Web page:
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Republicans Redefine 'Julia' in Their Image Republicans Redefine 'Julia' in Their Image

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Campaign 2012

Republicans Redefine 'Julia' in Their Image


Screen grab of "Julia" presentation from the Obama campaign website.(Obama for America/Screen Grab)

Julia has a pretty good life.

According to a slideshow posted on Obama's campaign website, the faceless Everywoman conceived by the campaign was helped by Head Start programs, a Pell Grant, and tax credits to make it through college, and she gets free medical care at various points in her life, all due to policies President Obama has enacted or defended. She finally retires – after raising a son, starting a business, and in good health due to Medicare – at the ripe old age of 67, and lives out her (presumably) long, healthy life on Social Security, which "help[s] her retire comfortably, without worrying that she'll run out of savings."


But Julia is a composite, meant to represent all women in America affected by Obama's policies, and as such, she can't quite speak out against Republican retellings of her narrative. And because this time, the Obama campaign put out a literally faceless, voiceless surrogate for their campaign, Republicans have wasted no time in speaking for her.

The general Republican consensus is this: The life of Julia “is a celebration of a how a woman can live her entire life by leaning on government intervention, dependency, and other people's money rather than her own initiative or hard work,” as conservative columnist Charles C. W. Cooke writes in National Review, calling it “implicitly un-American.”

Conservative David Harsanyi, writing in Human Events magazine, calls the slideshow “one of the most brazenly statist pieces of campaign literature I can ever remember seeing.”


And the Wall Street Journal’s James Taranto says that “it's a dishonest vision, because it presents all of these benefits as 'free,' never acknowledging that they are paid for through coercive taxation.”

But Republicans aren’t merely slamming the Obama campaign’s depiction of Julia for what they see as its flawed ideological underpinning; they, too, are aiming to offer voters a counterview of how they see Julia’s life playing out.

The Republican National Committee took to Tumblr to provide a series of facts on "#Julia and the Obama Economy" that portrays a life in which Julia lives with her parents after graduation due to "the Obama economy" and doesn't have Social Security.

Republicans on Twitter took the RNC's lead and have been using the #Julia hashtag to post their own versions of Julia's life. As recently as Friday morning, in reaction to the sluggish jobs numbers out on Friday, RNC communications director Sean Spicer tweeted out "#Julia just told her mom she was going to be living at home a lot longer."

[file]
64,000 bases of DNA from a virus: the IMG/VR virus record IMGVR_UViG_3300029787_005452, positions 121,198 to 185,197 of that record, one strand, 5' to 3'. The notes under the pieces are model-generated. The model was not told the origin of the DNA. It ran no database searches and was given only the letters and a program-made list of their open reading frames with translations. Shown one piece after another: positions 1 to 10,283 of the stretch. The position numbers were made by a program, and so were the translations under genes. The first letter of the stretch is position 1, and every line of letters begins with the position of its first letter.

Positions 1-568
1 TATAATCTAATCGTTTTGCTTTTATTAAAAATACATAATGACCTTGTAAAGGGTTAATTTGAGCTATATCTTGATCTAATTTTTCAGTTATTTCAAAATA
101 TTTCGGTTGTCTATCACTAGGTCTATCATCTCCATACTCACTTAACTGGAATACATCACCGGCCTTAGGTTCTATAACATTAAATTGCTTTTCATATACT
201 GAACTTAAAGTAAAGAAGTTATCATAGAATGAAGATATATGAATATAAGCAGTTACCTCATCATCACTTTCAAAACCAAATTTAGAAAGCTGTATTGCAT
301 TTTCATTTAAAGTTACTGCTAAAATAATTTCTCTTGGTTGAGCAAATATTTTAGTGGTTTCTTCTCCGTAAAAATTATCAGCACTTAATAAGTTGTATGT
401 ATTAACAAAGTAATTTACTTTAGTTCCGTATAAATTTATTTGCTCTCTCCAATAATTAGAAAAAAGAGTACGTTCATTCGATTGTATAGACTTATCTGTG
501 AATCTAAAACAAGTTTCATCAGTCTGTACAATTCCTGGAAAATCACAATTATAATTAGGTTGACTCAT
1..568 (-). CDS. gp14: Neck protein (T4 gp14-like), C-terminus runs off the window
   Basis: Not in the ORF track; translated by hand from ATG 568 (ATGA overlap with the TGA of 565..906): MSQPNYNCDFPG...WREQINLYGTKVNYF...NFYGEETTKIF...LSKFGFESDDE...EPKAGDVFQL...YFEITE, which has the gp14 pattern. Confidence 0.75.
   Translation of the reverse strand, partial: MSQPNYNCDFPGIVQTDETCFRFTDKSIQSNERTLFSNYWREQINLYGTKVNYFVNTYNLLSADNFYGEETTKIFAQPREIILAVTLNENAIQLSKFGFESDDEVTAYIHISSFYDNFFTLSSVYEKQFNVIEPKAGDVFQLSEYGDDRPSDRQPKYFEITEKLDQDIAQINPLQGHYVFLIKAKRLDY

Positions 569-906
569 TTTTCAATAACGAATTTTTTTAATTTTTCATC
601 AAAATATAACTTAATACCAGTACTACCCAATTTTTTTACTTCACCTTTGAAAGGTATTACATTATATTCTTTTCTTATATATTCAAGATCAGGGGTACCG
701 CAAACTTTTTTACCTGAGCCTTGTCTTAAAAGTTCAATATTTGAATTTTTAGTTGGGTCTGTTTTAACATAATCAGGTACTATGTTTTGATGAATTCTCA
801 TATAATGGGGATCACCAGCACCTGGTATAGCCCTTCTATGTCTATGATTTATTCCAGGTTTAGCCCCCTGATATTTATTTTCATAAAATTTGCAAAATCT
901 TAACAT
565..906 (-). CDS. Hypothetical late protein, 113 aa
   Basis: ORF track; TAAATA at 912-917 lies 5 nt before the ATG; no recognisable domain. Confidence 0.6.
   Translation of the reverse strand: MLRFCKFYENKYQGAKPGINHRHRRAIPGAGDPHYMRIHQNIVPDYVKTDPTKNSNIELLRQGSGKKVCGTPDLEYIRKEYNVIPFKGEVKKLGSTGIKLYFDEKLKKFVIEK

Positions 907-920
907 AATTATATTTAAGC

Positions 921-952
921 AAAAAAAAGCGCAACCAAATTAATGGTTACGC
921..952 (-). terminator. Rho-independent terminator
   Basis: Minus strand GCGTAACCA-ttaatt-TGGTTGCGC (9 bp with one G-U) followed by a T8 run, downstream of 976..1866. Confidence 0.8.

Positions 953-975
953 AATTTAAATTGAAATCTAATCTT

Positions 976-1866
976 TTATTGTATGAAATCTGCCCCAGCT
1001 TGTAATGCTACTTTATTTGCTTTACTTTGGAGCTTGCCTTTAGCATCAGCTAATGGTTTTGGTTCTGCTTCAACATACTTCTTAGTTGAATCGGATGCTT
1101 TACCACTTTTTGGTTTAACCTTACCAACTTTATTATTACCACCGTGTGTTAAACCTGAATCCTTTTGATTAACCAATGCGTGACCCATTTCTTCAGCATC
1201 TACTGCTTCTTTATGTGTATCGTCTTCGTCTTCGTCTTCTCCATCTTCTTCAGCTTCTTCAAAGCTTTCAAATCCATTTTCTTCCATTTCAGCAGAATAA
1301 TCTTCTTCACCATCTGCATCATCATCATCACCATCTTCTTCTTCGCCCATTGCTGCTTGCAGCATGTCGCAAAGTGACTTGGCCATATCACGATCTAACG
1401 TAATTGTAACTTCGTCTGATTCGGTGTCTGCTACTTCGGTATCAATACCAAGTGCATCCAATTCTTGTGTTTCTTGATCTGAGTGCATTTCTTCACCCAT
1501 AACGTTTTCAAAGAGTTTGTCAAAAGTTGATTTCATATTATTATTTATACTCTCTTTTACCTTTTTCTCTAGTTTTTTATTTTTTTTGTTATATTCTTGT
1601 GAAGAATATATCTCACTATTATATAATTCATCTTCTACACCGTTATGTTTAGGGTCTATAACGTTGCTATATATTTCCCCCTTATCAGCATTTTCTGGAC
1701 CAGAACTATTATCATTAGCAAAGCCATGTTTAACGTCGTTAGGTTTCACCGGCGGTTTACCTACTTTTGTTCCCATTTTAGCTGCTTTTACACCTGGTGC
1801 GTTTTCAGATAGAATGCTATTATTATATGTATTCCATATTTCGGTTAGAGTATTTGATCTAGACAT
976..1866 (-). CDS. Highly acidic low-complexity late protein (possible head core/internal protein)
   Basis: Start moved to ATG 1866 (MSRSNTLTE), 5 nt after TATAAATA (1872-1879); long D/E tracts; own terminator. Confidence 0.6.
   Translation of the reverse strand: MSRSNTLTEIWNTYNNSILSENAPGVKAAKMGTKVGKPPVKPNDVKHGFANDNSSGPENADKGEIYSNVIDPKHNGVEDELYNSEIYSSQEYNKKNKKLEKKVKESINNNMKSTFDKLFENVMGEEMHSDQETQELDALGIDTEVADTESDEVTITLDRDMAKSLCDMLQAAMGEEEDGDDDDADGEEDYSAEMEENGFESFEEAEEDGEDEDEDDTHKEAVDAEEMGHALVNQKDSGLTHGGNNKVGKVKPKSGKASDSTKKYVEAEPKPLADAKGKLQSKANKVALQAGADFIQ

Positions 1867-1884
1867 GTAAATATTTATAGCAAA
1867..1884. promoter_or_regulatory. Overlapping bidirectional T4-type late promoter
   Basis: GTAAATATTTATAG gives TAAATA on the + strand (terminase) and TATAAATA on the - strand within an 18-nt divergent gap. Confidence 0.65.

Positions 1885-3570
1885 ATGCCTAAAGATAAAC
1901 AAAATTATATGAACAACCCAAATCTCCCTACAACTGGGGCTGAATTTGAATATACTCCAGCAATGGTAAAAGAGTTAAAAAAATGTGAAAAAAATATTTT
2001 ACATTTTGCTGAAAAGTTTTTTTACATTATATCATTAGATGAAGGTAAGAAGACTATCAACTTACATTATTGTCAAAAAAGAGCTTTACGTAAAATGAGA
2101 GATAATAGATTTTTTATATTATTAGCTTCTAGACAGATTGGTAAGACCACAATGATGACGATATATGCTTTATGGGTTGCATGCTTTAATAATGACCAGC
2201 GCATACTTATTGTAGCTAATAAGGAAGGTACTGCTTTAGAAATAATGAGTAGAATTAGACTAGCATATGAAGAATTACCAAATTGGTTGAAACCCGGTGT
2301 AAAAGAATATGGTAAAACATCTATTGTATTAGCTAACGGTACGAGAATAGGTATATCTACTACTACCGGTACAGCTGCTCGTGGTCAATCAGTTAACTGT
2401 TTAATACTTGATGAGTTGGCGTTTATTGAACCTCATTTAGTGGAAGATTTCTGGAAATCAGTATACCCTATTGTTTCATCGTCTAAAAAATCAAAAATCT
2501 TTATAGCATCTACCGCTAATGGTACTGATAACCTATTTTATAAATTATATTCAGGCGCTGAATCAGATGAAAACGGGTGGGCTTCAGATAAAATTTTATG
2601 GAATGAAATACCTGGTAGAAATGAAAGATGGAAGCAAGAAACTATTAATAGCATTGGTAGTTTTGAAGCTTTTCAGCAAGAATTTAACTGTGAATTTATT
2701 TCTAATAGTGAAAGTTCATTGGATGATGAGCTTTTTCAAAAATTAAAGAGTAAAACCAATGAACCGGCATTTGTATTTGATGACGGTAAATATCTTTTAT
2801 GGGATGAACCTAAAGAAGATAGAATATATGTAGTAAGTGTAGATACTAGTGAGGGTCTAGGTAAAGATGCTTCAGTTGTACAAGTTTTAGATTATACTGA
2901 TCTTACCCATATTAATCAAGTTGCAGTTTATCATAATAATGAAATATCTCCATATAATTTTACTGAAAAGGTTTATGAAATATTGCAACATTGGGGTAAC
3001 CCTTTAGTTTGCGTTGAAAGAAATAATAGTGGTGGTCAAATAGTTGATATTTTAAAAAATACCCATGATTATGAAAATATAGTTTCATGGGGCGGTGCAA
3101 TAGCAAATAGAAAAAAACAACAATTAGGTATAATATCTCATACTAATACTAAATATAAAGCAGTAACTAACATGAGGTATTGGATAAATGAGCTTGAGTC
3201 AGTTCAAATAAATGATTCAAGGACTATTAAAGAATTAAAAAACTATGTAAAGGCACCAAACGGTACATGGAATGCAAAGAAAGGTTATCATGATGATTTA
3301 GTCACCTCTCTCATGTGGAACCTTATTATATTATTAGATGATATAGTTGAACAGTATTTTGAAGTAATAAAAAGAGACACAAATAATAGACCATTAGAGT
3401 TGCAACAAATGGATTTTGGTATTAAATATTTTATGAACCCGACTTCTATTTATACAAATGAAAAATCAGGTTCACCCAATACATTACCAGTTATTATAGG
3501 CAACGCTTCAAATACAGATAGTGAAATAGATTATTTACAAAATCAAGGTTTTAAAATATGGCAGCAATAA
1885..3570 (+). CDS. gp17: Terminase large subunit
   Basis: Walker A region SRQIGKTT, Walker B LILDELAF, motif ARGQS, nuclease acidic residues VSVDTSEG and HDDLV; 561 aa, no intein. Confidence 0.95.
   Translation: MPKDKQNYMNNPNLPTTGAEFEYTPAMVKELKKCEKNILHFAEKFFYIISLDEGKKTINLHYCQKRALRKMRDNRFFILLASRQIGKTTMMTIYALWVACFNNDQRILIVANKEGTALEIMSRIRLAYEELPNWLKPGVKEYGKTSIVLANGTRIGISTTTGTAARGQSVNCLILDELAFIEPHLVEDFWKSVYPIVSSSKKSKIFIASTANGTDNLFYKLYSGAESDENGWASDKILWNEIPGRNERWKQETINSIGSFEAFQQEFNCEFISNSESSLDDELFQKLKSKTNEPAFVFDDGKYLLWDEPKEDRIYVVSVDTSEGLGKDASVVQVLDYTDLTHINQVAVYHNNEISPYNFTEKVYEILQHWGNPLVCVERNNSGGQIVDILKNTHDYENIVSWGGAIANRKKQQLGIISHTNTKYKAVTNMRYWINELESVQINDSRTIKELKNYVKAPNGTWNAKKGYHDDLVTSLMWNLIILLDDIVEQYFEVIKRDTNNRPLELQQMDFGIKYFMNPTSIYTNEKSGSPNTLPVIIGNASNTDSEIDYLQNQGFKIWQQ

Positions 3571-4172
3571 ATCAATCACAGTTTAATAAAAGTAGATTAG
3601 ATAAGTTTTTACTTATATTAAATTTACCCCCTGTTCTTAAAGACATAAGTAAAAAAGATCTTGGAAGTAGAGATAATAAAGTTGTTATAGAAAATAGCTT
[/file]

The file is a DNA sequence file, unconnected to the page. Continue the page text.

According to Twitter analytics tool Topsy, the hashtag #julia amounted to 32,142 mentions at 11 a.m. on Thursday, and counting. At least two parody Twitter accounts have popped up, @LifeofJulia and @WaronJulia, both of which attempt to give voice to the Republican version of the Democratic composite, and a Tumblr was created with the express purpose of debunking some of the Obama campaign's claims.

Conservative bloggers at Hot Air and the National Review offered alternate timelines for Julia’s life, in which, according to NRO's Kevin D. Williamson, she is aborted at four months. Hot Air's Ed Morrissey offers "a more realistic" view of Julia's life, in which she defaults on her student loans "onto the backs to [sic] taxpayers." And Alana Goodman over at Commentary charts how Julia's portion of the national debt will rise throughout her life, under Obama's policies.

But the Republican response has been largely reactionary, and it’s brought women’s issues back in the spotlight in a week when the Romney campaign just wanted to talk about the economy. This marks the second shift this week to issues on which Obama holds more ground – on Monday, the president had the nation talking about the successful killing of Osama bin Laden with a speech from Afghanistan, and today, even with dismal jobs numbers out, Julia will likely continue to color the debate.

Even as Republicans mock Julia on Twitter, they’re sending more people to the Obama campaign’s website, and this is one battle where Obama clearly leads, as a mid-April nationwide poll gives him 49 percent support with female voters over Romney’s 39 percent.

The Washington Examiner's Phillip Klein writes that the Julia meme indicates Obama is winning, with the Romney campaign "taking the bait" and merely parrying Obama's moves.

"It's been widely agreed that given Obama's vulnerabilities, Romney's chances of winning hinge on his ability to make the election a referendum on Obama's record," he writes. "And here is where Romney is failing. His campaign is allowing the president to change the subject."

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